The applicant (that is the person applying) and the respondent (that is the other party) must be parties to the marriage or the de facto relationship.  That means they must be married, in a de facto relationship, be separated or be divorced.  It also includes parties to a relationship that has been declared void. At least one of the parties to the proceedings must be present in Australia when the application is filed, or at that time be an Australian citizen or resident.

The Family Law Act was amended to allow a creditor or any other person who may be aversely affected by the making of a financial settlement order to become a party to proceedings. This could include any children to the marriage.

The timing of the application

Applications for financial orders can be made at any time following separation.  There is no requirement to wait until 12 months have elapsed.  However, once an application for divorce has been made and a decree absolute dissolving the marriage ordered, parties have only 12 months within which to make an application for property settlement and/or spousal maintenance (the subject of the following section). In limited circumstances, the Court may give you permission to apply outside this time limit but you would need to supply an affidavit (sworn statement) setting out reasons why the application was made late. You should not assume that this permission would be granted. This 12 month time limit also applies to orders made by Consent.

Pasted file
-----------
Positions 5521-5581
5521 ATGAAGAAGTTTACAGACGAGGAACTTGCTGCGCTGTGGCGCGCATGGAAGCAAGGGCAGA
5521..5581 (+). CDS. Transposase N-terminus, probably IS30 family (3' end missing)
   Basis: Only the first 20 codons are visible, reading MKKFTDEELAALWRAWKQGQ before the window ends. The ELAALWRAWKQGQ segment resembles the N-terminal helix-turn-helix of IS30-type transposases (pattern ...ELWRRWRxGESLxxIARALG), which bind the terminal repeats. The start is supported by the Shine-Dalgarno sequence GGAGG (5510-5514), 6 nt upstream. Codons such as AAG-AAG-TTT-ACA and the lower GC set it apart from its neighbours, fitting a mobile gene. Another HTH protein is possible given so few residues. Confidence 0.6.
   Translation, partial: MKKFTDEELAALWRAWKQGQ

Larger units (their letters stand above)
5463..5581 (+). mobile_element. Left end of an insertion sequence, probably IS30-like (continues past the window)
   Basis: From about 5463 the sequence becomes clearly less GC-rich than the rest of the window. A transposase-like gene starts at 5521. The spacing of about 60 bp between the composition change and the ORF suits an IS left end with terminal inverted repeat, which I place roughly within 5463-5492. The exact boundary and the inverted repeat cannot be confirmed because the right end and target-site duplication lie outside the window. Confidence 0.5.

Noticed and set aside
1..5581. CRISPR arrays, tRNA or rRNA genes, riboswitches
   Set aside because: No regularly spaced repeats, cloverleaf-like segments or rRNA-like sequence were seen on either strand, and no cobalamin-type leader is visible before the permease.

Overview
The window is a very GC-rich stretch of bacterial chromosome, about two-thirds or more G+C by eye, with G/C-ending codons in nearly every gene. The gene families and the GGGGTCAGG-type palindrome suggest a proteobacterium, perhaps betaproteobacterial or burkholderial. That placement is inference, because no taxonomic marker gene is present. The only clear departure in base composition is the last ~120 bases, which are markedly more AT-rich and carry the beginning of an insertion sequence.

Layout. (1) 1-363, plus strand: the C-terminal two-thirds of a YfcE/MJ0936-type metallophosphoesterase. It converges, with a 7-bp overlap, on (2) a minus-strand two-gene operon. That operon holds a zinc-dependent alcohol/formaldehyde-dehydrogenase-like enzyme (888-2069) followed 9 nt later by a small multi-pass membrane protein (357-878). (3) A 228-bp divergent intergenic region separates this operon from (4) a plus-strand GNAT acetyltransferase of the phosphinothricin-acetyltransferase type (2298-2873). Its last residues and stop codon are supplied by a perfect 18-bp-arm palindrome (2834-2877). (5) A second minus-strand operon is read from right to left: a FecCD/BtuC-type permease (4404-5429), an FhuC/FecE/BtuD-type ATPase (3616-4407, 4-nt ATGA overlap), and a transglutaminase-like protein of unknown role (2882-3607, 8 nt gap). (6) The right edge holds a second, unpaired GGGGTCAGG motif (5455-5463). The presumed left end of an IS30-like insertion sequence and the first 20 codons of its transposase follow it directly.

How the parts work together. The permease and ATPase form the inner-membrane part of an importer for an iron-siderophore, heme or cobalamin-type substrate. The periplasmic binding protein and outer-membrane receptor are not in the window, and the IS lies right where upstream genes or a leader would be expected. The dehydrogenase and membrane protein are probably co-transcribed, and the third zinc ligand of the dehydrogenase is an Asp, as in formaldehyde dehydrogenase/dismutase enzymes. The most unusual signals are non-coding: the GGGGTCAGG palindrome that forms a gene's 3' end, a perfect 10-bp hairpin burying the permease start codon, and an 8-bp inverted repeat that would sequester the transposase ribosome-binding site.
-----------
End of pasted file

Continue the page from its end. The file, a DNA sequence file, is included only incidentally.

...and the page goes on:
Effect of a Binding Financial Agreement

Some couples decide to make a legally binding agreement about their financial arrangements in the event that the marriage breaks down.  These agreements can be made before marriage, during marriage or after separation.  The legal term for these agreements is ‘financial agreements’.  To be legally binding, these agreements must be signed by both parties and both parties must have sought independent legal advice.  Courts can declare these agreements to be invalid if the conditions mentioned were not met, there is evidence of fraud, they were entered into for the purpose of defeating legitimate creditors, or the circumstances have changed making the agreement impracticable.

What to do if you believe that your spouse may be seeking to hide or sell property?

 Parties have a duty to make full and frank disclosure about their financial situation.  You should consult your solicitor if you believe that your spouse is not complying with this requirement.  Any orders made by the Court may be set aside or varied in the event that parties fail to make full disclosure. If you believe that your spouse wishes to sell property, you can apply for an Interim Order prohibiting the sale of assets until a final settlement has been reached.

For more information on Consent Orders in Australia call AussieLegal on 1300 728 200.